“The numbers came back; it’s perfect; it’s what we wanted. It’s a hard job," Schiel said to the committee. "I don’t want to be in your shoes. I’d rather vote ['aye'] for it than do all that work.”

Under the approved plan, Grand Lakes would enroll 844 students its first year with Tomball Junior High School enrolling 801 students and Willow Wood Junior High School enrolling 867 students in 2021-22, according to district enrollment projections. Grand Lakes will have a capacity of 1,500 students, making it larger than Willow Wood's building capacity of 1,200 students, Community Impact Newspaper previously reported.

“We feel confident in the next five to six years in the projected enrollment at all of the junior high schools," said Shelley Gifford, a parent representing Rosehill Elementary on the committee, during a Feb. 10 board workshop.

The board approved the new junior high boundaries unanimously. The approved boundary for Grand Lakes closely follows the approved boundary for Grand Oaks Elementary School—which trustees approved in December—as well as shifts for residences within the existing Canyon Pointe Elementary zone to attend Grand Lakes Junior High School to further alleviate the overcrowded Willow Wood Junior High School, Gifford said. The Enclave at Northpointe—a piece of Lakes at Northpointe—is also regrouped with the neighborhood at the junior high level, all of which will remain at Willow Wood Junior High, according to district information.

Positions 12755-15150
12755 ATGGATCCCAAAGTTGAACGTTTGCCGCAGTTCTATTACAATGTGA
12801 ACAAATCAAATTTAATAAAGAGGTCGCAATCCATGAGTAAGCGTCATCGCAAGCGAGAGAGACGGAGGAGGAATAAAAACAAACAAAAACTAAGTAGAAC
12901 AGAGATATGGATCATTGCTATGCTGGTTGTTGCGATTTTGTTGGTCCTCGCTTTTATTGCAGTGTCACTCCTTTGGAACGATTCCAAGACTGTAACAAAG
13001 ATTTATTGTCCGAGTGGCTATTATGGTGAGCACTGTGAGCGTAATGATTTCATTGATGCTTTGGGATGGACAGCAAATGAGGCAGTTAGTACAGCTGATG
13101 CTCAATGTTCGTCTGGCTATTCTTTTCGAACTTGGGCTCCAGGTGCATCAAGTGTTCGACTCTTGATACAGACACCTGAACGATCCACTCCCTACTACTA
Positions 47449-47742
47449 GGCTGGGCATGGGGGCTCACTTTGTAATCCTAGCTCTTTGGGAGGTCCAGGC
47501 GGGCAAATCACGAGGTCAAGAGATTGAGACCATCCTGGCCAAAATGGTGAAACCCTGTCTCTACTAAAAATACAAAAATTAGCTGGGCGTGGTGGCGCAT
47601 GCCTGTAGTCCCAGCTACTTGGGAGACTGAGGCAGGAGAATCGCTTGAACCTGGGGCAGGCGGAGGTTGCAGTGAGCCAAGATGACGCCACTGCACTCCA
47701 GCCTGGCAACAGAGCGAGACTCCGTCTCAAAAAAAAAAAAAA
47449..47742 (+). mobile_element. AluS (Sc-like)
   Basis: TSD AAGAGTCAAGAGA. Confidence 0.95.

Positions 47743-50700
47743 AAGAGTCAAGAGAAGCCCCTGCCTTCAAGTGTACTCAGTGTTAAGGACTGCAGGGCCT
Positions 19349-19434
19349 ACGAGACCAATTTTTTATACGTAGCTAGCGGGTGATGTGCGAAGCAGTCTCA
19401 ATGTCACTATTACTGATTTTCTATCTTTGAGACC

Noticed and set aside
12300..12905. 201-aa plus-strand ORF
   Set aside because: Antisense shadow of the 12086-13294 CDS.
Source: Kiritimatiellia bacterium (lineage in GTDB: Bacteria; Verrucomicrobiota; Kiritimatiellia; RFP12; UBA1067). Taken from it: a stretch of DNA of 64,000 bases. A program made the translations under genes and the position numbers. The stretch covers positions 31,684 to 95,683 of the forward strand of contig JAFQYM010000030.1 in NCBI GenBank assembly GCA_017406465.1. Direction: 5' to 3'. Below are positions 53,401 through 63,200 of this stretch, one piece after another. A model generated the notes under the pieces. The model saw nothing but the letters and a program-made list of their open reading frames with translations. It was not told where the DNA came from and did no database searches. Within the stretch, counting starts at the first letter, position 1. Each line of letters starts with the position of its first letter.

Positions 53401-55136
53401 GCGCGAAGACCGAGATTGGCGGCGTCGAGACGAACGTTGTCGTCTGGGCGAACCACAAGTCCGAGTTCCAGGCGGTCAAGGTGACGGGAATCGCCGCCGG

The junior high boundary realignment means Grand Lakes will be the first campus in the district to include students bound for both Tomball and Tomball Memorial high schools.

"This is a place where truly you're going to see team Tomball on display as we work through this growth period where we don't have that clean feeder pattern for the high school," Chief Operating Officer Stephen Gutierrez said during a Feb. 6 committee meeting.

About 13% of initial students at Grand Lakes will be within the existing Tomball High School boundary, while 87% will attend Tomball Memorial High School, Gutierrez said Feb. 6.

"We will have no one feeling like the [Tomball Memorial] Wildcats have more voice," Superintendent Martha Salazar-Zamora said Feb. 6. "This will not be a school divided."

View the approved junior high boundaries and projected enrollment below.
By Anna Lotz

Editor, Tomball/Magnolia & Conroe/Montgomery

Anna joined Community Impact Newspaper as a reporter in May 2016 after graduating with a degree in journalism from Cedarville University in Cedarville, Ohio. In July 2017, she transitioned to editor for the Tomball/Magnolia edition. She began covering the communities of Conroe and Montgomery as well in 2020. Anna covers education, local government, transportation, business, real estate development and nonprofits in these communities. Prior to CI, Anna served as editor-in-chief of Cedars, interned with the National Journalism Center in Washington, D.C., and spent time writing for the Springfield News-Sun and Xenia Daily Gazette.